kids encyclopedia robot

Thomas Aquinas facts for kids

Kids Encyclopedia Facts
Quick facts for kids
Thomas Aquinas
Thomas Aquinas by Sandro Botticelli.jpg
Thomas Aquinas by Sandro Botticelli
Doctor of the Church
Born Tommaso d'Aquino
Roccasecca, Kingdom of Sicily
Died 7 March 1274 (aged 48–49)
Fossanova, Papal States
Venerated in Roman Catholic Church
Anglican Communion
Canonized 18 July 1323, Avignon, Papal States by Pope John XXII
Major shrine Church of the Jacobins, Toulouse, France
Feast 28 January, 7 March (pre-1969 Roman Calendar)
Attributes The Summa Theologiae, a model church, the sun on the chest of a Dominican friar
Patronage Academics; against storms; against lightning; apologists; Aquino, Italy; Belcastro, Italy; book sellers; Catholic academies, schools, and universities; chastity; Falena, Italy; learning; pencil makers; philosophers; publishers; scholars; students; University of Santo Tomas; Sto. Tomas, Batangas; Mangaldan, Pangasinan; theologians

Thomas Aquinas, OP ( Italian: Tommaso d'Aquino, lit.'Thomas of Aquino'; 1225 – 7 March 1274) was an Italian Dominican friar and priest, an influential philosopher and theologian. He is known as the Doctor Angelicus, the Doctor Communis, and the Doctor Universalis. In 1999, John Paul II added a new title to these traditional ones: Doctor Humanitatis.

The Catholic Church honors Thomas Aquinas as a saint and regards him as the model teacher for those studying for the priesthood.

Early life (1225–1244)

Thomas Aquinas was most likely born in the castle of Roccasecca, near Aquino, c. 1225. He was born to the most powerful branch of the family, and Landulf of Aquino was a man of means. While the rest of the family's sons pursued military careers, the family intended for Thomas to follow his uncle into the abbacy; this would have been a normal career path for a younger son of southern Italian nobility.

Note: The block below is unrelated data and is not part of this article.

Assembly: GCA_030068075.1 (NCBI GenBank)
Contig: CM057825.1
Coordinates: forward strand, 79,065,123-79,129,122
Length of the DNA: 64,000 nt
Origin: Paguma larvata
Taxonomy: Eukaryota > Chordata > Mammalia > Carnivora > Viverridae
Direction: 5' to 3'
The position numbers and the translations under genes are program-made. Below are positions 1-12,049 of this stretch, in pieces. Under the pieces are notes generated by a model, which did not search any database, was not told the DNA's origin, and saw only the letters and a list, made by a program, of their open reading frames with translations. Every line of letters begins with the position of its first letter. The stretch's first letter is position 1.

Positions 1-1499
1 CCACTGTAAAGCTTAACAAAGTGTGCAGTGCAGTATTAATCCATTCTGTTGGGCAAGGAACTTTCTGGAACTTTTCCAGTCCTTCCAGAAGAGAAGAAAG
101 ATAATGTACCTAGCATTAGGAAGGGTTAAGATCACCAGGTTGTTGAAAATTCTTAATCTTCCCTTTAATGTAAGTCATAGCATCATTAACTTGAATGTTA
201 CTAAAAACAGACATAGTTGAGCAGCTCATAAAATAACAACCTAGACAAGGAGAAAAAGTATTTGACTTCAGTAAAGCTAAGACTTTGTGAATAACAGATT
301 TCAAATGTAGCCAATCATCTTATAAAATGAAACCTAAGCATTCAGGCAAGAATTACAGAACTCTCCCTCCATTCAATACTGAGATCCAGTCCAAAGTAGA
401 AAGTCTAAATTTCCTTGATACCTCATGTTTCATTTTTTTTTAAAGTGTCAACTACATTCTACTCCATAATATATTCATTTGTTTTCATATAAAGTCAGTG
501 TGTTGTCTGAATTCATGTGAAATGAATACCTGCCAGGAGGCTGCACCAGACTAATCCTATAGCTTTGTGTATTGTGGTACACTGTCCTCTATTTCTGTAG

At the age of five Thomas began his early education at Monte Cassino. Later, he was enrolled at the studium generale (university) established by Frederick in Naples. There, his teacher in arithmetic, geometry, astronomy, and music was Petrus de Ibernia. It was at this university that Thomas first read the works by Aristotle, Averroes and Maimonides. All of them would influence his theological philosophy.

Castello di Monte San Giovanni Campano 9
The Castle of Monte San Giovanni Campano

At the age of nineteen, Thomas decided to join the Dominican Order. His family was not happy with his decision and tired to physically stop him.

Thomas was held prisoner for almost one year in the family castles at Monte San Giovanni and Roccasecca. Thomas passed this time of trial tutoring his sisters and communicating with members of the Dominican Order.

Saint Thomas Aquinas Diego Velázquez
Thomas is girded by angels with a mystical belt of purity after his proof of chastity. Painting by Diego Velázquez.

Thomas determined to join the Dominicans. By 1244, seeing that all her attempts to dissuade Thomas had failed, his mother Theodora arranged for Thomas to escape at night through his window. In her mind, a secret escape from detention was less damaging than an open surrender to the Dominicans. Thomas was sent first to Naples and then to Rome to meet Johannes von Wildeshausen, the Master General of the Dominican Order.


In 1245, Thomas was sent to study at the Faculty of the Arts at the University of Paris, where he most likely met Dominican scholar Albertus Magnus. When Albertus was sent by his superiors to teach at the new studium generale at Cologne in 1248, Thomas followed him. He declined Pope Innocent IV's offer to appoint him abbot of Monte Cassino as a Dominican.